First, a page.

Thursday in Hawkville: Maxwell making progress

With Clare Farnsworth in Canton, Ohio covering Cortez Kennedy’s induction to the Pro Football Hall of Fame, I’ll be taking over the blog through the weekend. Getting to it, here’s a recap of the activities surrounding the Seahawks’ Bing Training Camp for August 2.

FOCUS ON

Byron Maxwell. The 6-1, 207-pound cornerback is working back into practice after returning from an ankle injury that sidelined him for seven games during his rookie season. Maxwell, drafted with the eighth pick in the sixth round of the 2011 NFL Draft out of Clemson, impressed in training camp as a rookie last season and has the prototypical size and make-up of a Pete Carroll corner. He saw action in nine games a year ago, with most of that action coming on special teams, and prior to the NFL he was dubbed one of the hardest hitting defensive backs in the ACC.

Maxwell shined in the ‘gunner’ special teams drill to start Thursday’s practice. Lining up in punt formation against second-year receiver Doug Baldwin and rookie cornerback Jeremy Lane, Maxwell broke the jam put on him by Baldwin and Lane and out-ran the wide receiver-cornerback duo up the right sideline before cutting back inside down field to meet punt returner Leon Washington as he was fielding the football.

“Special teams is about going hard,” Maxwell said of the play. “That’s all I do is go hard. It’s all about who wants it the most. I pride myself in my special teams play. That’s just the purest form of football. If you go out there and you can play special teams, you can play football.”

Maxwell clearly wanted it the most on that play.

Later in Thursday’s practice, the Clemson product wanted more, breaking up a ball in the end zone from quarterback Matt Flynn that was intended for wide receiver Golden Tate.

“We’re very satisfied with his progress,” said Seahawks secondary coach Kris Richard. “Of course, his issue is going to be conditioning now. He hasn’t had a full offseason. We are well aware of it, but we’re very satisfied with his effort. He’s a ball player. He’s always had a knack to get around the ball.”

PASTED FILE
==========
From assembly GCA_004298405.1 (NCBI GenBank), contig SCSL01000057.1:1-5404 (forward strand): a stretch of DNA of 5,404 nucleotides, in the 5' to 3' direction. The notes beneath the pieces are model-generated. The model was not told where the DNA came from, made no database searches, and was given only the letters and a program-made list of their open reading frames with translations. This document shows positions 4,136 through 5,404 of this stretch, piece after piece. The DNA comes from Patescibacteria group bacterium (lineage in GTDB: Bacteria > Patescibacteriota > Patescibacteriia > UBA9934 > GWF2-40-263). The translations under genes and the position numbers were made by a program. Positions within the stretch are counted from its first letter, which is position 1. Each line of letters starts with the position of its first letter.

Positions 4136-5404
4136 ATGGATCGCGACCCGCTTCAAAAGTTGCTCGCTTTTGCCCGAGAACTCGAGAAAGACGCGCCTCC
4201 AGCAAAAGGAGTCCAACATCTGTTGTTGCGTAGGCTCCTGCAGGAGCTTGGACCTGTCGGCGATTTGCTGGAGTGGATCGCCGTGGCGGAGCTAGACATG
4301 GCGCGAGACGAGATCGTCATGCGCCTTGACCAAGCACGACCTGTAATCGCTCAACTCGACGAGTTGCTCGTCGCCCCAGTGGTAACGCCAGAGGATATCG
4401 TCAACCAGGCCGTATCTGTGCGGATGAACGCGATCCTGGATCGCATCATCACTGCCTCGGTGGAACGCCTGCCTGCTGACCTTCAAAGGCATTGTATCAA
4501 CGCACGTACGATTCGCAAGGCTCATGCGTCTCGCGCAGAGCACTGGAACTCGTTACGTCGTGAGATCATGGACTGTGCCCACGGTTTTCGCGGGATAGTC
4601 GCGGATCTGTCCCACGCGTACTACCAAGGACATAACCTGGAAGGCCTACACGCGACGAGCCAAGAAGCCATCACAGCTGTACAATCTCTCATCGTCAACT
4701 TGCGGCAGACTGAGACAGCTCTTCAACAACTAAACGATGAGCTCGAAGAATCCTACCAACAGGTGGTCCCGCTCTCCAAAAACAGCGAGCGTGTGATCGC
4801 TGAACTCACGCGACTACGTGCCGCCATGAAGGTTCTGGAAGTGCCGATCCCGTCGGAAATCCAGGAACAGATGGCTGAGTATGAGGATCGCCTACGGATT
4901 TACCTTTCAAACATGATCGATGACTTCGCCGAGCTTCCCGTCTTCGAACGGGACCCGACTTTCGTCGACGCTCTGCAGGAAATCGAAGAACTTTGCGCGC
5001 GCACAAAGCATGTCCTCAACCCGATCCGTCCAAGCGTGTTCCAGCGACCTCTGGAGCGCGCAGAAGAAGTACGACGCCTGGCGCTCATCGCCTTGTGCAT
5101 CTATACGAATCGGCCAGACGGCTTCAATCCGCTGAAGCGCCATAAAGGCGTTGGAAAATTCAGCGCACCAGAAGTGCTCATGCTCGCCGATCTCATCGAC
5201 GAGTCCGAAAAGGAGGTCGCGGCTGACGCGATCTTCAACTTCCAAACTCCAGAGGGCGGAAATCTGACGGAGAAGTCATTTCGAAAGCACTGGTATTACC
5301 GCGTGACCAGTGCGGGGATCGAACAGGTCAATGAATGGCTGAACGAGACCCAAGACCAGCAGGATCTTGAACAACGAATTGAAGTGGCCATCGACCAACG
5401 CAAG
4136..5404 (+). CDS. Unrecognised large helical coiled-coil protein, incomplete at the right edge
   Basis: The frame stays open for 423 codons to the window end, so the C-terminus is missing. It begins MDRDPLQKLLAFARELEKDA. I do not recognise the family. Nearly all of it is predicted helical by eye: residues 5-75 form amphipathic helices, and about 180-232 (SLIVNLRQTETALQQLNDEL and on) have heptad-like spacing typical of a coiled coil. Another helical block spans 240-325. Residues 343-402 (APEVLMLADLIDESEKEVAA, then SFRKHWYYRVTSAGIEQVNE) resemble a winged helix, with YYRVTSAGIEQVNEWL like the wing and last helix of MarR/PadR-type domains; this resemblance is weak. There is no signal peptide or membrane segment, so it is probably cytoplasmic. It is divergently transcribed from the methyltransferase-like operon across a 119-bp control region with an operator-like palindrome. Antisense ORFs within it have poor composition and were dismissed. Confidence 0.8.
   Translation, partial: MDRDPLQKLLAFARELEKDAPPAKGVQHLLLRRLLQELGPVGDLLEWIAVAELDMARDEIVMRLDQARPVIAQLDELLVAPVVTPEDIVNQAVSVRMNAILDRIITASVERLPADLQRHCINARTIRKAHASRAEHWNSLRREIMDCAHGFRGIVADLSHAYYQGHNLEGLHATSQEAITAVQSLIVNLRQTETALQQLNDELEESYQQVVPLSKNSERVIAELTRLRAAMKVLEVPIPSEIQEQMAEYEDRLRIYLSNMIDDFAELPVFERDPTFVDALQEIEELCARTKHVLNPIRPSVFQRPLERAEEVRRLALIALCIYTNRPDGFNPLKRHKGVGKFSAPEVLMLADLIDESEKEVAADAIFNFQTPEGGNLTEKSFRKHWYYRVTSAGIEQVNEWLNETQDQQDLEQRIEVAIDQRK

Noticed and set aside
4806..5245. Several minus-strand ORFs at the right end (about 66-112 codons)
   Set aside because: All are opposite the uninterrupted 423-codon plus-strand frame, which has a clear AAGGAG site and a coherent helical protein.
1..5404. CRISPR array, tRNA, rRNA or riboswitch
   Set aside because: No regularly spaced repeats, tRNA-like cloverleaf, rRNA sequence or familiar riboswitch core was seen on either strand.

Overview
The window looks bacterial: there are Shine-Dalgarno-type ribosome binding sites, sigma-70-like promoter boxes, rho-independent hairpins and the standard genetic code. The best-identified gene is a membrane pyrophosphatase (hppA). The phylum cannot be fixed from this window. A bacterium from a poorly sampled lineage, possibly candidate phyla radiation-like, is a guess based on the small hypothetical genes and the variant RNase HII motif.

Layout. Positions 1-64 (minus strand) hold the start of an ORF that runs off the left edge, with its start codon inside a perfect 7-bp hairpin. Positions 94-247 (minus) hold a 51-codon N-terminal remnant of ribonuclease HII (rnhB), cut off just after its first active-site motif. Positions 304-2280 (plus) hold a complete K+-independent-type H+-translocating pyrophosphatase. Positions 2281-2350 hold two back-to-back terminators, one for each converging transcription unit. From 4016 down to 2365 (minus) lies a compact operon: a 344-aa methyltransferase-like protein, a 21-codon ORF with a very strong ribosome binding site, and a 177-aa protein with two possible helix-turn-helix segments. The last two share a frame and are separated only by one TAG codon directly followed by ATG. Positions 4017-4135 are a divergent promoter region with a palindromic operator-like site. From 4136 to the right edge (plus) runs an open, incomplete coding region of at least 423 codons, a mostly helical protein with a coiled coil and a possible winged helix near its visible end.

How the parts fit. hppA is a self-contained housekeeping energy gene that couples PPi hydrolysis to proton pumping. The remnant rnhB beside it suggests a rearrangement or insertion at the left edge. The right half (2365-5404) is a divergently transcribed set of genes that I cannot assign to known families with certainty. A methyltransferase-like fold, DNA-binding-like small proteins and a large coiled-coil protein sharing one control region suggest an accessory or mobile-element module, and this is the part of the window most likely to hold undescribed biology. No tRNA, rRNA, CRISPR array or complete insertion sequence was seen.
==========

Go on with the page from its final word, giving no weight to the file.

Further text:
With Seattle’s secondary featuring the likes of Pro Bowlers Earl Thomas, Kam Chancellor, and Brandon Browner, as well as impressive second-year player Richard Sherman, Maxwell knows that special teams play is an area where he must have an impact in order to stand out, but he’s not stopping there.

“Right now, special teams are a place where I feel I need to make an impact, but obviously that’s not all I want in this League,” Maxwell said. “I’m always looking to get better, get to the top, and be the best. Special teams is a role that I’ve got to do right now and one that I’ve got to do well for the team.”

And Richard knows that Maxwell is capable of more than stand out special teams play, and the NFL is a League where you’re always one play away from potentially making an impact.

“A healthy Byron at corner, in the nickel, and on special teams – a healthy Byron is a very effective Byron,” said Richard. “He’s a really good football player. We’re praying that he’s able to maintain his health, and if he is, really, the sky is the limit for him.”

UNIT WATCH

Defensive backs, and specifically the unit’s red zone defense. What can be said about this unit that hasn’t been said already? Quarterbacks Matt Flynn, Tarvaris Jackson, and Russell Wilson could not buy a bucket – or in this case, a touchdown pass – during the team’s red zone passing drill. The long, rangy defense dominated the drill, with cornerback Brandon Browner standing out in particular. On one play that saw Wilson under center Browner had coverage of wide receiver Charly Martin down the left sideline. Wilson fired a ball at Martin who cut toward the inside, but instead of extending his hands to receive the football, Martin was forced to bat the ball to the ground because Browner had beat him to the spot. Earlier in the drill Browner intercepted a ball from Flynn that was intended for Martin.

During the same drill, Maxwell made a nice read on a ball in the flat for wide receiver Kris Durham, exploding toward the football upon the quarterback’s release and pushing Durham to the sideline for no gain.

The only offensive conversions during the red zone passing drill that saw each of the three quarterbacks take multiple reps came on a pass from Flynn to rookie wide receiver Lavasier Tuinei, and on a toss from Jackson to rookie wide receiver Phil Bates, who made a nice grab on his back shoulder while falling to the ground.

PLAYS DU JOUR